[Note 8] The commercial operation date is "the date that all phases of the facility are substantially complete and capable of regular commercial operation."

[Note 9] Neither National Grid nor any other party has appealed from the department's decision to deny approval of the second power purchase agreement (PPA-2).

[Note 10] Although the interveners have each advanced different arguments in their briefs, for the most part, they have joined each other's arguments.

[Note 11] AIM joins this argument.

[Note 12] The commerce clause of the United States Constitution gives Congress the power to regulate commerce among the States. Art. I, § 8, cl. 3. "The United States Supreme Court has consistently held that the commerce clause includes 'a further, negative command, known as the dormant Commerce Clause.' " Capital One Bank v. Commissioner of Revenue, 453 Mass. 1 , 9-10, cert. denied, 129 S. Ct. 2827 (2009), quoting Oklahoma Tax Comm'n v. Jefferson Lines, Inc., 514 U.S. 175, 179 (1995). The dormant commerce clause has been interpreted to prohibit " 'differential treatment of in-[S]tate and out-of-[S]tate economic interests that benefits the former and burdens the latter,' as opposed to [S]tate laws that 'regulate[ ] evenhandedly with only incidental effects on interstate commerce.' " Family Winemakers of Cal. v. Jenkins, 592 F.3d 1, 9 (1st Cir. 2010), quoting Oregon Waste Sys., Inc. v. Department of Envtl. Quality of Or., 511 U.S. 93, 99 (1994).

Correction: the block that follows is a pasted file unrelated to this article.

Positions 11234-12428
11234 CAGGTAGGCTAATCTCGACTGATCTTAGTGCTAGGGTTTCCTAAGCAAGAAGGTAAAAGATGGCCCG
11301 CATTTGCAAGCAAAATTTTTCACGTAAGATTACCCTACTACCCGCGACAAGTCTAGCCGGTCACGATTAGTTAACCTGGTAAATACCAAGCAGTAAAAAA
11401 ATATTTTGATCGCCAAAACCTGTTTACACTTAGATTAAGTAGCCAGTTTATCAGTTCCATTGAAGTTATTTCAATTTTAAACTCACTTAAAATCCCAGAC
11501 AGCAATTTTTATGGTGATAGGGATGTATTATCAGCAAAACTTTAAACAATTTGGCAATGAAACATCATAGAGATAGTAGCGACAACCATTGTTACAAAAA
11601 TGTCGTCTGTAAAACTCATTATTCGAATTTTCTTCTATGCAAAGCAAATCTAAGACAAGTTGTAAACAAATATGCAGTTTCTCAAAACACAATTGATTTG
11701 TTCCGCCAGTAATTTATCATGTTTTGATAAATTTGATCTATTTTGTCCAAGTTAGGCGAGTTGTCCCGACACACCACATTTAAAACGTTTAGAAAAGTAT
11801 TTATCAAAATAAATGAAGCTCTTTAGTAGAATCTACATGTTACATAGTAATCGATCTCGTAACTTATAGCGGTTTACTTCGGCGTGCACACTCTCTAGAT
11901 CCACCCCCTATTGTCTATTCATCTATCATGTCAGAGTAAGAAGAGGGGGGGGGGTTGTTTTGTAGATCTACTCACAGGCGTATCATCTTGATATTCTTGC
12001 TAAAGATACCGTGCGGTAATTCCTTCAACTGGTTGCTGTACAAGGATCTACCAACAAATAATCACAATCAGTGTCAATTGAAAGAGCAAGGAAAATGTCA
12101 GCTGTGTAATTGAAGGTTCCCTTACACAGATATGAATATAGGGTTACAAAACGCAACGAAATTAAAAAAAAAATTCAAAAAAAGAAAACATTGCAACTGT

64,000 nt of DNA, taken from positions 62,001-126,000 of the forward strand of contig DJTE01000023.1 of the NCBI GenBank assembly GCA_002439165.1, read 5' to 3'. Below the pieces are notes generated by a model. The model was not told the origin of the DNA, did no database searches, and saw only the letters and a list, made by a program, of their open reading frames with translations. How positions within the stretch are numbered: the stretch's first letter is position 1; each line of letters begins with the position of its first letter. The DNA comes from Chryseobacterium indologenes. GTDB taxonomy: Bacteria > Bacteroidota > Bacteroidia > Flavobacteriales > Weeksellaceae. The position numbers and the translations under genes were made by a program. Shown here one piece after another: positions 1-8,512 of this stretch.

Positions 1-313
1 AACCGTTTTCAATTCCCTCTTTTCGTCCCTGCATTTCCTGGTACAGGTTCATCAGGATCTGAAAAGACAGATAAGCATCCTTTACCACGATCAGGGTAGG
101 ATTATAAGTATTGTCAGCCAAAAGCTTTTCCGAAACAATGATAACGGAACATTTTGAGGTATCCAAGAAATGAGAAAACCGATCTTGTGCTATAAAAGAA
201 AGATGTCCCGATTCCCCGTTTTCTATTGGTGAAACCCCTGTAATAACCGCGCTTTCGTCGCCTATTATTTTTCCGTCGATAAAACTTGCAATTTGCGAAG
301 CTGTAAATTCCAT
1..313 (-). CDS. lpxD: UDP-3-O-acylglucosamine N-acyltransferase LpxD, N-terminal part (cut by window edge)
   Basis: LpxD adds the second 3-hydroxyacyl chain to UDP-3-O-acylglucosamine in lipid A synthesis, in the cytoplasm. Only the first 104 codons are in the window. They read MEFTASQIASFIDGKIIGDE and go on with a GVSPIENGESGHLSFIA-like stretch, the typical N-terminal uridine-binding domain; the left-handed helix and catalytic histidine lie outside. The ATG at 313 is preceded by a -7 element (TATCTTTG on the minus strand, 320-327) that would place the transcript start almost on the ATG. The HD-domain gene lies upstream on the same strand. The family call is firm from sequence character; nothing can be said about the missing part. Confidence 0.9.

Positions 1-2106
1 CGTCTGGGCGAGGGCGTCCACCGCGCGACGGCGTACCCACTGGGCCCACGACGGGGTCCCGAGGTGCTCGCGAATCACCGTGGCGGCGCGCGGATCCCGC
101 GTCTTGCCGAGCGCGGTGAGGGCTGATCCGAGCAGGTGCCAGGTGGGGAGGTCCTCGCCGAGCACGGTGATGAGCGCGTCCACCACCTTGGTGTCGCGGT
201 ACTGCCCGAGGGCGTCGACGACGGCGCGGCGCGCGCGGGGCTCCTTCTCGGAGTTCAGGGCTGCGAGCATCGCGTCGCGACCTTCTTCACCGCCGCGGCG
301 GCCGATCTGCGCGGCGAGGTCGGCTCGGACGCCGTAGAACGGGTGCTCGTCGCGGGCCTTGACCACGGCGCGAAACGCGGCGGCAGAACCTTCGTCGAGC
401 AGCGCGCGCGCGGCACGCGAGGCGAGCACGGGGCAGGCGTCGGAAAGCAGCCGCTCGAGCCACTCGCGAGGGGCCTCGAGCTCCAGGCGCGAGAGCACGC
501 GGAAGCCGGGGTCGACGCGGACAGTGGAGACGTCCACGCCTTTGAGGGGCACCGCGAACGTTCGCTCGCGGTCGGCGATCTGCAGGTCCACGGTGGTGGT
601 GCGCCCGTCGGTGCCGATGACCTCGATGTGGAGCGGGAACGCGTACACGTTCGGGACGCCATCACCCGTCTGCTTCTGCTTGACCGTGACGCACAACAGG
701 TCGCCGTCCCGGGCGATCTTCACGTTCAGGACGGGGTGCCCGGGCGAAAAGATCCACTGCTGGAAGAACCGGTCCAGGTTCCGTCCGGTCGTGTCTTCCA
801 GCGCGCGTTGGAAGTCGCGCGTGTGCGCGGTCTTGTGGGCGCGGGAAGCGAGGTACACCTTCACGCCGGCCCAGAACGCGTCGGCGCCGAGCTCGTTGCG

[Note 13] The Alliance has not alleged that it or any of its members have been harmed in their ability to compete for § 83 contracts by the claimed infringement of the commerce clause. However, because TransCanada has alleged such harm, we consider the claim.

[Note 14] An independent review of fact "does not include the [department's] subsidiary findings, but extends only to the [department's] ultimate findings and conclusions." Workers' Compensation Rating & Inspection Bur. of Mass. v. Commissioner of Ins., 391 Mass. 238 , 245 n.5 (1984), quoting Massachusetts Auto. Rating & Acc. Prevention Bur. v. Commissioner of Ins., 389 Mass. 824 , 846 (1983). See Fitchburg Gas & Elec. Light Co. v. Department of Pub. Utils., 375 Mass. 571 , 574 (1978) (subsidiary departmental findings are reviewed under deferential standards set forth in G. L. c. 30A, § 14 [7]).